I recently found
myself in a Talmudic dilemma. It all began when a friend of mine gave me a
series of postcards with Chassids on them. You know the types, men with long
beards and timeless faces, dressed in black hats with fur striemels. Each
one was labeled on the back: "The Rebbe of Vilna," "The Rebbe
of Uzghorod," "The Rebbe of Brooklyn." These were the big boys.
After receiving the cards, I chuckled, stuffed them in a cabinet and forgot all about them. Until last month, when my flamboyant decorator found them while redoing my apartment and insisted I frame seven of them and make a rabbi series on my kitchen wall.
At that time, whatever my decorator said, I did. So, off I trudged to the "99 cents store" to buy picture frames for my Chassids. Unfortunately, the only ones in stock were furry, leopard-spotted frames, which, to my surprise, my decorator loved. The frames were so cheap, though, they had no hook in the back, so I asked Joseph, my superintendent, who is normally quite handy, to help me. He created a makeshift device out of tape and string, and hung seven of my rebbes in a long horizontal line over the refrigerator. I was ecstatic.
That night, I was awakened from a deep sleep by a startling sound. One of the rebbes had crashed to floor, leaving a trail of glass shards behind him. I dragged myself out of bed, cleaned up the mess, and went back to sleep. An hour later, I was jolted from my dreams by the exact same sound. Another rebbe had fallen. The others soon followed. Every hour, on the hour, like clockwork, each rebbe took a suicidal leap, until the wall was bare, and my clergy lay in a sad pile on the floor.
What was the deeper meaning here? I pondered this question for the rest of the night, too agitated to fall asleep. The next day, I asked everyone I ran into, or spoke with, to give me their interpretations. My mother, a no-nonsense pragmatist said, "Ill tell you what it means! It means your superintendent is lousy. The man cant even hang a picture frame!" My atheist father had a different take altogether. "Its a reflection of your own lack of faith, dear. Clearly, you cared little about the way you were hanging these men." My friend, Bertha, a hard-core vegetarian, told me they didnt like my cooking. My friend, Steve, a hard-core sex addict, told me the Chassids "werent well hung."
Later that afternoon, I emailed my ex-boyfriend, Zev, and asked him for his analysis of the situation. He's a poet and sensitive to symbolism. "It wasn't a metaphor," he replied. "It was a message from GOD. He was telling you in no uncertain terms, DON'T BE CHEAP! BUY BETTER FRAMES! Life, you see, is how you frame it." Julia, my Russian friend (and a femme fatale) said, "Out of sight. Out if mind. I dont worry about anybody who doesnt worry about me."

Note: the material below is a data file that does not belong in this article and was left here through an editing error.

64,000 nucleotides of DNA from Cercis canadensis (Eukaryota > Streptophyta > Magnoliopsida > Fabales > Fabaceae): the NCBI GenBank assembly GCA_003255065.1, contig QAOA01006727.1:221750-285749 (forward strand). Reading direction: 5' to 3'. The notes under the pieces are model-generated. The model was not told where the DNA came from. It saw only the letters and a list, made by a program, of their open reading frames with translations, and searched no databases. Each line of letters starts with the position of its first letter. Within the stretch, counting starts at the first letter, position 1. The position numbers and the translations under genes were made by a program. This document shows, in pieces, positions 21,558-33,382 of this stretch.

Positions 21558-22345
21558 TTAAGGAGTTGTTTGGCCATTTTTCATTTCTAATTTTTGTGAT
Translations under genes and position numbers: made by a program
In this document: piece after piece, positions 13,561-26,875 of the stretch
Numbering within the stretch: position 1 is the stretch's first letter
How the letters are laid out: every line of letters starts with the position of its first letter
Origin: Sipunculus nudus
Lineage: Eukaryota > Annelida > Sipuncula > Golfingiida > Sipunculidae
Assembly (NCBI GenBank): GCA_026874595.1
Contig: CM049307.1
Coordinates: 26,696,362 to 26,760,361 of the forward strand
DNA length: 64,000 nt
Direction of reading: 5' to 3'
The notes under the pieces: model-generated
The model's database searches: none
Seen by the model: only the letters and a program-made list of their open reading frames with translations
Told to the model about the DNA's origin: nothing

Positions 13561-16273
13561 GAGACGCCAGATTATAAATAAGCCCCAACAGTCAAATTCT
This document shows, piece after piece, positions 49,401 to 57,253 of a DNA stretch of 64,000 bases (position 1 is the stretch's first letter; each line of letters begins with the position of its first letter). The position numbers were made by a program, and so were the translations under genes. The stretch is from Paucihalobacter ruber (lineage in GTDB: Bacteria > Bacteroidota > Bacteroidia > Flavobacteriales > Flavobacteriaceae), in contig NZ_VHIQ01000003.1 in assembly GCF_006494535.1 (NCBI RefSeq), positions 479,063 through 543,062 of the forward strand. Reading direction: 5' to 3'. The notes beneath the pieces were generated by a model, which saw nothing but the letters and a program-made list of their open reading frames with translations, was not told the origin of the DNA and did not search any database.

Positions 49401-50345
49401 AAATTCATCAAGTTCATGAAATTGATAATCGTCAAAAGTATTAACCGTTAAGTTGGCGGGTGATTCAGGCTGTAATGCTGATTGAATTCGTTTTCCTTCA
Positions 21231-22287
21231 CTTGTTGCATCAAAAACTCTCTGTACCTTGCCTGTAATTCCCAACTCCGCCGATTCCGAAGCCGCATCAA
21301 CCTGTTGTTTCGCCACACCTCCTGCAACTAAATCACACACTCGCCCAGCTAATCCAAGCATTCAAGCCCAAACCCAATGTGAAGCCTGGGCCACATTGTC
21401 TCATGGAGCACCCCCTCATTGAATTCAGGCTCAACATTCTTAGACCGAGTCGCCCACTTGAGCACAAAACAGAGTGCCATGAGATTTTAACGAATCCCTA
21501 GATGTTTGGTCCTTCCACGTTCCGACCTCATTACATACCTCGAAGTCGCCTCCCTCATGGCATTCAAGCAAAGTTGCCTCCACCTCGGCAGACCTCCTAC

Steve Zeilin, a folklorist, told me it isnt uncommon for ritual masks to fall off of the walls in museums or in the homes of collectors. It has to do with their power. I started to get nervous, until my cousin Steven, a garment worker, reassured me. "Relax, Lisa. The Chassids were probably ecstatic. They were jumping for joy. They finally get to replace their mink shtreimels with leopard ones."
The sun was beginning to set. A shadow fell across the fallen rebbes on the floor. Just then, my phone rang. It was my friend, Jack Gabriel, a Jewish Renewal rabbi from Colorado, the kind of guy who plays guitar during services and sways a lot. "Did you say there were seven Chassids on your wall?" he asked, eager to help me make sense of the situation. "Well, that seems obvious. Its a Kabbalistic mystery. Clearly, each Chassid embodies one of the Seven Supernal Attributes: attraction, rejection, synthesis, competition, devotion, communication, and reception. You were being too shallow. You were treating them as decorative objects. They want you to reach deeper within yourself, to start again, and try to obtain those states of being."
In the end, we see what we need to. What started out as decorators whimsy became my conscience. I rehung the rebbes, with better tape and stronger nails. To my surprise, no one jumped. Most of the time they ignore me, and I ignore them, but every once in a while, I catch one of them smiling at me. And I cant help but smile back, inspired by that joy that can only come from the intermingling of the secular with the spiritual. Or maybe they like my cooking, after all.
LISA LIPKIN is a professional storyteller and freelance writer. She is the author of "Bringing the Story Home: The Complete Guide to Storytelling for Parents" (WW Norton) and a weekly columnist with NIW (Nieuw Israelitisch Weekblad), Holland's only Jewish newspaper.